After losing everything in the Great Flood of 1927, Robert Lee Chatham ventures throughout the Deep South, settling in brothels, swamps and labor camps. His life is changed when he meets a blues piano player who teaches him to keep his evil contained. Still, wherever his journey carries him, Robert refuses to abandon his belief that the devil is close behind, marking him for death since childhood.
The world Bill Cheng has created in this novel is incredibly well developed, which is quite a feat considering its size. Spanning over a decade and dozens of locations, readers are shown a gritty, beautifully visualized landscape. Though Robert's travels jump back and forth in time and place, the imagery makes location an easy mark.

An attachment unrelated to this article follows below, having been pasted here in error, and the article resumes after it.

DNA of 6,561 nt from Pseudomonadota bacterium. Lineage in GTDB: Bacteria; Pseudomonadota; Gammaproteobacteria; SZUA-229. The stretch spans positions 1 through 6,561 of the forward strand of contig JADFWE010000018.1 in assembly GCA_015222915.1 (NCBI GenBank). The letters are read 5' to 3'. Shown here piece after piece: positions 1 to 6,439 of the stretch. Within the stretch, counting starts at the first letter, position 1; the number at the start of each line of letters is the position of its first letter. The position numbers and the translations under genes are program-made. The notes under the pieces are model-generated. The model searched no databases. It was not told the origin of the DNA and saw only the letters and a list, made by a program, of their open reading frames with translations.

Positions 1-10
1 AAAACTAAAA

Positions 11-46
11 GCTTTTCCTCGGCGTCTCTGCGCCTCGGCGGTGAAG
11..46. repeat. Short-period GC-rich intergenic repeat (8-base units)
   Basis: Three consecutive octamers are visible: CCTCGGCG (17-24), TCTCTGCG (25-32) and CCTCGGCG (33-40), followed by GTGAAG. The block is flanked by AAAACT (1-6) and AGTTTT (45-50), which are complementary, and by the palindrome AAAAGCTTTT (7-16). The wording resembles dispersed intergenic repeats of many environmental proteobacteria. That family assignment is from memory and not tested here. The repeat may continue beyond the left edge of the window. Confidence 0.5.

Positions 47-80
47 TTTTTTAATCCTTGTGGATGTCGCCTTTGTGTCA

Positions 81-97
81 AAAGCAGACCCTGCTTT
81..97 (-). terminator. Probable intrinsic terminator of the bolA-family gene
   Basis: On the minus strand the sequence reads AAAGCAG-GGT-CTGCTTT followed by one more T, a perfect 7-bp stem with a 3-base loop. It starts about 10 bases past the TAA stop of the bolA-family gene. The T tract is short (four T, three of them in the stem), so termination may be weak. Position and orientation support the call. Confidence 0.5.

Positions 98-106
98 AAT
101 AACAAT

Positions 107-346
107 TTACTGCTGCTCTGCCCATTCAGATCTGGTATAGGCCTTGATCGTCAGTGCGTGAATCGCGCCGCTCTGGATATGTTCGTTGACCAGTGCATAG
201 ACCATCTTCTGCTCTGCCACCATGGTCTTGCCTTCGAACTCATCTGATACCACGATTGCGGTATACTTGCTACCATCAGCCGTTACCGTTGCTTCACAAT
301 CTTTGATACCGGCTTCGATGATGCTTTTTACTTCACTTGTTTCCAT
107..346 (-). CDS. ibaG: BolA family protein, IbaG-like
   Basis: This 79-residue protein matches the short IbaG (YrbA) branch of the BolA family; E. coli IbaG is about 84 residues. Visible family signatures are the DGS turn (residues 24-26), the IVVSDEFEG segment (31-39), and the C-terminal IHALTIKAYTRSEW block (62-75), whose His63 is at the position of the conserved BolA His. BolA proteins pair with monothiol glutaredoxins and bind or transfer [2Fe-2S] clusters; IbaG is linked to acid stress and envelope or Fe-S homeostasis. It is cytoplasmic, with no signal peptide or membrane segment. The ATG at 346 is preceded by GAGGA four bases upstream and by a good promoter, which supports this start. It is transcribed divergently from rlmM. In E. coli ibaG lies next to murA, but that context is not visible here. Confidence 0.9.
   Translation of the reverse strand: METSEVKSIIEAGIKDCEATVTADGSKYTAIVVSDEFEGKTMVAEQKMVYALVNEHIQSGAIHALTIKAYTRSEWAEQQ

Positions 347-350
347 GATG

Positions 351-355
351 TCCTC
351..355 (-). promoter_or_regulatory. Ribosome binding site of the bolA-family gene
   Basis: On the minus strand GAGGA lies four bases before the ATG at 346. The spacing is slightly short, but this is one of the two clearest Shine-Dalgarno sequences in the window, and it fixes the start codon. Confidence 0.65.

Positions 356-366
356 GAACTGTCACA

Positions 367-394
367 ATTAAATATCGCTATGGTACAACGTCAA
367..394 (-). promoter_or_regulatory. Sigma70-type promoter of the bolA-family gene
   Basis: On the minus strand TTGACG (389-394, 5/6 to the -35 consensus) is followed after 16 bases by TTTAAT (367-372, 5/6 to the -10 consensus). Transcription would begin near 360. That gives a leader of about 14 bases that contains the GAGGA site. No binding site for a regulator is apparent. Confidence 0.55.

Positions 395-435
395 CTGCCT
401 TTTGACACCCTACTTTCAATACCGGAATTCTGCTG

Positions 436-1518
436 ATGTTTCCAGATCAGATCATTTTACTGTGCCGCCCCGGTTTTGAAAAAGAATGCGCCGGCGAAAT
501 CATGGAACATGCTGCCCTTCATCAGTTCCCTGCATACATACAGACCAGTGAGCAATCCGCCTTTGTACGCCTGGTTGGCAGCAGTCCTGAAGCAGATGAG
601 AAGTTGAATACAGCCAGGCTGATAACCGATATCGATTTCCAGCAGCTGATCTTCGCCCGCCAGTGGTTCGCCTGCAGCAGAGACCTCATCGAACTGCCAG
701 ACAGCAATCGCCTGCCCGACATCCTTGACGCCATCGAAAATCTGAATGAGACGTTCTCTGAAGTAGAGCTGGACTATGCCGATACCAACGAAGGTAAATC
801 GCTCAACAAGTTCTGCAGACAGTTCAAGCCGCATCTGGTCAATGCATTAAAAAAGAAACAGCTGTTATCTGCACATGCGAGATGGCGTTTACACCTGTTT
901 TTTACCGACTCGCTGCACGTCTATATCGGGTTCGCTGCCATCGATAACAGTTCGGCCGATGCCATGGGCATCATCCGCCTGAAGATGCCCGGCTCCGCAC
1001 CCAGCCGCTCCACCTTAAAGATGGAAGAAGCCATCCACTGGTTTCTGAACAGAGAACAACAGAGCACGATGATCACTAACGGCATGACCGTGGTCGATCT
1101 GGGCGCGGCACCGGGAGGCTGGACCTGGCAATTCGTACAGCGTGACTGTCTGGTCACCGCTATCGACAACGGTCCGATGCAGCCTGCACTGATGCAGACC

I started smiling when I read the first few lines of the prologue to Southern Cross the Dog and was almost giggling over how good it was by its end. It is Cheng's way of raising a flag, letting readers know that he has entered the genre. I imagine you'll see few reviews of Southern Cross the Dog that don't at least mention William Faulkner or Flannery O'Connor, as Cheng has written a novel that almost seamlessly fits into the Southern Gothic canon. Yet, somehow, he's branded the work with a style that feels uniquely modern - much like poppy, vibrant colors on the cover of a rather haunting story.
Southern Cross the Dog is another case where I am awed by the ambition and vision of a debut novelist. I have a feeling you'll be hearing much more from Bill Cheng.